Dashboard and scorecard reporting should be flexible enough to enable the design of reports to address specific needs, including reporting to the board of directors. Examples of dashboard reporting, which often features “heat maps” or “traffic light” indicators, are provided in the Application Techniques of the COSO Enterprise Risk Management Integrated Framework. Monitoring also includes activities of an internal audit function.
The purpose of the risk management process varies from company to company, e.g., reduce risk or performance variability to an acceptable level, prevent unwanted surprises, facilitate taking more risk in the pursuit of value creation opportunities, etc. Regardless of purpose, the good news is that a large body of knowledge on the risk management process is readily available so that companies can adopt a process view that best fits their circumstances.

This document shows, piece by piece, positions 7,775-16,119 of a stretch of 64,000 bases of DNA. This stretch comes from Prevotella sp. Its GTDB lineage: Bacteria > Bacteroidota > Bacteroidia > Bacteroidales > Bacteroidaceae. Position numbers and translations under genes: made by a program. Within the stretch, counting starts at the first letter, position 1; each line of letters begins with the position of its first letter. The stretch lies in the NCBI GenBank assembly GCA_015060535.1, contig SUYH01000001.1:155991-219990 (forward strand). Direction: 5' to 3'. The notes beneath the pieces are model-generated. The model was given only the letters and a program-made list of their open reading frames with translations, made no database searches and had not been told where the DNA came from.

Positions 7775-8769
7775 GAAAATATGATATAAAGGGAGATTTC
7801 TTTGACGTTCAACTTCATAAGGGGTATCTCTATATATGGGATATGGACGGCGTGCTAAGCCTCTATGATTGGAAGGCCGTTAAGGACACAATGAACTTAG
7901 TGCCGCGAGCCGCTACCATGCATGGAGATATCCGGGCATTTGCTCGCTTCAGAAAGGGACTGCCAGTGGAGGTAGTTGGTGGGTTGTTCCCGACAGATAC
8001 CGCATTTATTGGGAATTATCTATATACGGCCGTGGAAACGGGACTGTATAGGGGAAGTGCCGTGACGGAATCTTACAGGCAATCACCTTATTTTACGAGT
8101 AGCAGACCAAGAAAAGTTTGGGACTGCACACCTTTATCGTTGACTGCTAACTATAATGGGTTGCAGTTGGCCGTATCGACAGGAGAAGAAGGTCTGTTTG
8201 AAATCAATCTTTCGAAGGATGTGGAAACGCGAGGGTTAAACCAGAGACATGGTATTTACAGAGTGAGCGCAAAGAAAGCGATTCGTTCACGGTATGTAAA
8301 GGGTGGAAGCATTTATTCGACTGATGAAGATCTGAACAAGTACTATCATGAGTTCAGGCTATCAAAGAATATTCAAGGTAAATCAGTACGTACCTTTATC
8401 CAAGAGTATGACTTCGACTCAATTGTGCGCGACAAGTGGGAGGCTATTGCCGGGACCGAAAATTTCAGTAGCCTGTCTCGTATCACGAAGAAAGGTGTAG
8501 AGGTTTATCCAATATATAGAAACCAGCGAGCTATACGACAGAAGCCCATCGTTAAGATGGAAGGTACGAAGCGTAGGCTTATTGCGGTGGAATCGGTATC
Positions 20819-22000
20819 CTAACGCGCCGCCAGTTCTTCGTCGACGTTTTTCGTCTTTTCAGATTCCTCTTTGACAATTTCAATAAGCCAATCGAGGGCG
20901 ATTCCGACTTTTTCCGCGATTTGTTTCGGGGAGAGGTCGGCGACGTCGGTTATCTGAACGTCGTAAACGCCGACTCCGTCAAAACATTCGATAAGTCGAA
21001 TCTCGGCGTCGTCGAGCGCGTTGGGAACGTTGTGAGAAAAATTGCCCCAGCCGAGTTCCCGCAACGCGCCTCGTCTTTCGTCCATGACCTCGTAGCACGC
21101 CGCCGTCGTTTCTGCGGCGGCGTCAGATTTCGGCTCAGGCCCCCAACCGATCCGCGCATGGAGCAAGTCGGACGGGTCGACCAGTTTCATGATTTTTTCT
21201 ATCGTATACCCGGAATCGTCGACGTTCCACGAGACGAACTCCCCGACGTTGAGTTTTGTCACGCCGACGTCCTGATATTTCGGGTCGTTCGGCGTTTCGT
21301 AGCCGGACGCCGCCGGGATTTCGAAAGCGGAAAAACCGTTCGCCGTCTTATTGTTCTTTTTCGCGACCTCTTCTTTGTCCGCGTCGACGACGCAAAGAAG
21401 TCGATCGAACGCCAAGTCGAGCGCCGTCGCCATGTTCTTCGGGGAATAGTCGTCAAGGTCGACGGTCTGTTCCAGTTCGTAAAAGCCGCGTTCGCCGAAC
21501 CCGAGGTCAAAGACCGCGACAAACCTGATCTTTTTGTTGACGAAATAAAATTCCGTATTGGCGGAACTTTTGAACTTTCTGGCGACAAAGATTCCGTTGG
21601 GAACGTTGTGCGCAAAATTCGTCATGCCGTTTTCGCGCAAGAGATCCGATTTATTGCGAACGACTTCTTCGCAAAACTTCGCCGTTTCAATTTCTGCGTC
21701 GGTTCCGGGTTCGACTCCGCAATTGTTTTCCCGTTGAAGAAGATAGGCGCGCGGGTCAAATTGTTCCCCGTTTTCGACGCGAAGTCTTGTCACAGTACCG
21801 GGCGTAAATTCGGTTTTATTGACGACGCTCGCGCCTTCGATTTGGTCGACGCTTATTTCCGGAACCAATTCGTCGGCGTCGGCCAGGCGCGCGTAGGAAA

Risk management is becoming the most challenging aspect of managing software projects. While we can never predict the future with certainty, we can apply a simple and streamlined risk management process to predict the uncertainties in the projects and minimize the occurrence or impact of these uncertainties.
Risk management not only helps in avoiding crisis situations but also aids in remembering and learning from past mistakes. This improves the chance of successful project completion and reduces the consequences of those risks.
This certainly is not the end of the journey for us on effective risk management. It is a constant learning process to be able to constantly improve our practices to increase our process efficiency.
Are you looking training with Right Jobs?Contact Us
- How to Build a Career in Project Management?
- What Is a Project Management Plan?
- Why You Should Do Microsoft Project Certification?
- MS Project Tutorial
- Project Management Interview Questions and Answers
- What is Dimension Reduction? | Know the techniques
- Difference between Data Lake vs Data Warehouse: A Complete Guide For Beginners with Best Practices
- What is Dimension Reduction? | Know the techniques
- What does the Yield keyword do and How to use Yield in python ? [ OverView ]
- Agile Sprint Planning | Everything You Need to Know